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Waving from the windows

Mark Devenport | 18:05 UK time, Tuesday, 15 June 2010

Stroke City, as Gerry Anderson famously dubbed it, looked different but sounded familiar today. The reason - the whirr of the helicopter rotor blades overhead which I recognised as a constant accompaniment to covering disturbances in the city in bygone years. However today the chopper belonged to the media, not the security forces and the atmosphere wasn't riotous, but a bizarre mixture of carnival and anticipation, as people gathered in the sunny Guildhall square.

I analysed the potential fall out for our news outlets here. But in truth the images of the day stick in my mind more than any of the many words spoken. The relatives and their representatives had been locked into the Guildhall so as not to pre-empt David Cameron's unveiling of the report to the wider world. However they beat the embargo in their own way, by appearing at the windows, waving ecstatically, and holding copies of the reports with their thumbs up. So even before the Prime Minister began to speak, the message seemed clear.

The Saville report doesn't ever use the word "unlawful" to describe the killings. However the clinical way in which it describes soldiers killing civilians who posed no threat, and its precision in ascribing certain shootings to specific soldiers is striking. The report says that some soldiers "knowingly put forward false accounts in order to seek to justify their firing". In one rather long winded but particularly damning passage, the report concludes that "In the case of those soldiers who fired in either the knowledge or belief that no-one in the areas into which they fired was posing a threat of causing death or serious injury, or not caring whether or not anyone there was posing such a threat, it is at least possible that they did so in the indefensible belief that all the civilians they fired at were probably either members of the Provisional or Official IRA or were supporters of one or other of these paramilitary organisations; and so deserved to be shot notwithstanding that they were not armed or posing any threat of causing death or serious injury. Our overall conclusion is that there was a serious and widespread loss of fire discipline among the soldiers of Support Company."

That phrase "deserved to be shot notwithstanding that they were not armed or posing any serious threat" is pretty chilling when you think about it.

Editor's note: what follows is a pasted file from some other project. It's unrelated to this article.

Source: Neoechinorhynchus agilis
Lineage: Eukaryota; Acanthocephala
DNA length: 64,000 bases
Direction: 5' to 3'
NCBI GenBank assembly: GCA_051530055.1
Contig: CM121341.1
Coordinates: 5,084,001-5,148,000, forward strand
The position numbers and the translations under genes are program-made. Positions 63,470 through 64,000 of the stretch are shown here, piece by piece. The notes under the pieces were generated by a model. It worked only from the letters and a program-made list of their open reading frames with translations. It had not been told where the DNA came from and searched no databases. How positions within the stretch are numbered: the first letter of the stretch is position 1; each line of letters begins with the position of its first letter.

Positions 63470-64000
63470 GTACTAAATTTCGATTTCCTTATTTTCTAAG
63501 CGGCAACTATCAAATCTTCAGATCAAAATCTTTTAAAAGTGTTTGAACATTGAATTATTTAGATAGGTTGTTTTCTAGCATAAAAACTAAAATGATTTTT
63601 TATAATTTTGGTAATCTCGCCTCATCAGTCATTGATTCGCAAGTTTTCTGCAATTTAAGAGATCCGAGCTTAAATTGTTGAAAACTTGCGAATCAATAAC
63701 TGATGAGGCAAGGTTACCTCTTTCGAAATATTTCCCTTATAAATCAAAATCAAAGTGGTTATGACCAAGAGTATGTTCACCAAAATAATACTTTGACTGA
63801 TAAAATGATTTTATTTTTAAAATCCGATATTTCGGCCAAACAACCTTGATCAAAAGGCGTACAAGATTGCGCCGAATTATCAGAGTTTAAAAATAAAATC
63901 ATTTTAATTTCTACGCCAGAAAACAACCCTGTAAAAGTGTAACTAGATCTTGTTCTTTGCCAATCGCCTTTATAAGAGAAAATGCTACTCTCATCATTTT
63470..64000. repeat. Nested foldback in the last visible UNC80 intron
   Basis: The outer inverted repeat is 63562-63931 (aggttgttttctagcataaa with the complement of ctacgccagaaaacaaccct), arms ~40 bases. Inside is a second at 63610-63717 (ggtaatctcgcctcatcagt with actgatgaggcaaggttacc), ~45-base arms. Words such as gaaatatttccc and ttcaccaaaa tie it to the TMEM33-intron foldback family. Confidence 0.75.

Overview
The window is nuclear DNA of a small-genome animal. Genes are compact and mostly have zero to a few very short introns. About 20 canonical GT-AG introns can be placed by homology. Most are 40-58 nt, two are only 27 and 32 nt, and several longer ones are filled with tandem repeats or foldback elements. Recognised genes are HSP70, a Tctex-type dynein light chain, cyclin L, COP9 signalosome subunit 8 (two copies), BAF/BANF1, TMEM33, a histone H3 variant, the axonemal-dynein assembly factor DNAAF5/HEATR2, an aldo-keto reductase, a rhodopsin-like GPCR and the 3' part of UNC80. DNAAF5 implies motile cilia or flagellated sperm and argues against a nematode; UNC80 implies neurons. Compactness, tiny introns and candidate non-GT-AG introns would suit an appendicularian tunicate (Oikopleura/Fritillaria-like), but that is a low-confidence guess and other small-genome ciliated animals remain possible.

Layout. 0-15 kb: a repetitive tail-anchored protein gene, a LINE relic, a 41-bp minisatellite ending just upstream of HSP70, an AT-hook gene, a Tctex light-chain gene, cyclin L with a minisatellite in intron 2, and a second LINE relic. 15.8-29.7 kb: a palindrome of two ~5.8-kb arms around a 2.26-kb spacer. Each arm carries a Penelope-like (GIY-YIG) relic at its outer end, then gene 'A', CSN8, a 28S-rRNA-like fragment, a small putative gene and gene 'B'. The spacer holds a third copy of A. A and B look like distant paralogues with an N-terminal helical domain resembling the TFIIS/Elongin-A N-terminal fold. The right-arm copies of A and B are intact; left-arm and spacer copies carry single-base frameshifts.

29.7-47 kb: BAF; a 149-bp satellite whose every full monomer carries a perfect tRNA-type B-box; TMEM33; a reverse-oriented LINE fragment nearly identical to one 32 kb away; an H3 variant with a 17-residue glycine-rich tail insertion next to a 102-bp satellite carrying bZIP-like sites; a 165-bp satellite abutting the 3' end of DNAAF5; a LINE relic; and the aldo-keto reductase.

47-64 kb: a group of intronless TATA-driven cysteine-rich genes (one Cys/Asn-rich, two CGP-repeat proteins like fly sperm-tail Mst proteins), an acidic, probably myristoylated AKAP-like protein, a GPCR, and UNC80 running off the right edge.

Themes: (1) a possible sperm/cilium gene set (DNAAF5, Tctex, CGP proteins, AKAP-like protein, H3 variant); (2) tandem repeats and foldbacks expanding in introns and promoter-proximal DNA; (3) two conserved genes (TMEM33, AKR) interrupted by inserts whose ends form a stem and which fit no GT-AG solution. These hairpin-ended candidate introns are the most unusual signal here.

Whether prosecutions now follow is a matter for the Public Prosecution Service, who will know that whatever decision they take will be closely scrutinised by politicians at Stormont and Westminster. It struck me that if the much vilified "On The Runs" bill had not been dropped by Peter Hain back in January 2006 it would have provided the solution to the PPS's dilemma in as much as it proposed extending an amnesty to members of the security forces serving during the troubles. But the bill was binned, and the PPS will now have some hard thinking to do.

On the topic of the Deputy First Minister, which I referred to in an earlier blog, the Saville report finds that Martin McGuinness was probably armed on the day with a Thompson sub machine gun - an assertion Mr McGuinness has tonight denied. Unionists may return to this paragraph in the future, but for now the image that remains is of those hands waving from the Guildhall windows and family after family emerging to pronounce their loved ones innocent.


  • 1. At 7:57pm on 15 Jun 2010, DisgustedinDERRY wrote:

    This comment was removed because the moderators found it broke the House Rules.

  • 2. At 8:16pm on 15 Jun 2010, DisgustedinDERRY wrote:


    Is this blog to be renamed the Widgery Diaries? Don't suppress the truth; set the truth free!!!

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  • 3. At 8:43pm on 15 Jun 2010, eyeswideopen1 wrote:

    Today goes down in history when the people of derry found justice for thier loved ones. Tony Doherty, whose father Paddy Doherty was shot dead near Rosville Flats on Bloody Sunday,said:
    "The victims have been vindicated". "The parachute regiment have been disgraced... their medals of honour have to be removed".
    "Widgery's great lie has been laid bare".
    The world now knows what the law abiding people of derry have known from that fateful day, thier loved ones were innocent. The families have achieved what they set out to achieve: the vindication of their loved ones. The finger of responsibility for the deaths on bloody sunday points soley to the Parachute regiment.
    The nationalist people salute the families for the leadership they have shown to others in Ireland and across the world in the fight for truth and justice. I feel humbled today to live on this island with such couragess people. You have shown a determination and spirit that will inspire the generations to come.
    God bless you all.

    Eyes wide open

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  • 4. At 10:00pm on 15 Jun 2010, ManOfPie wrote:


    Instead of actually composing another post, I'm just going to get straight to the point: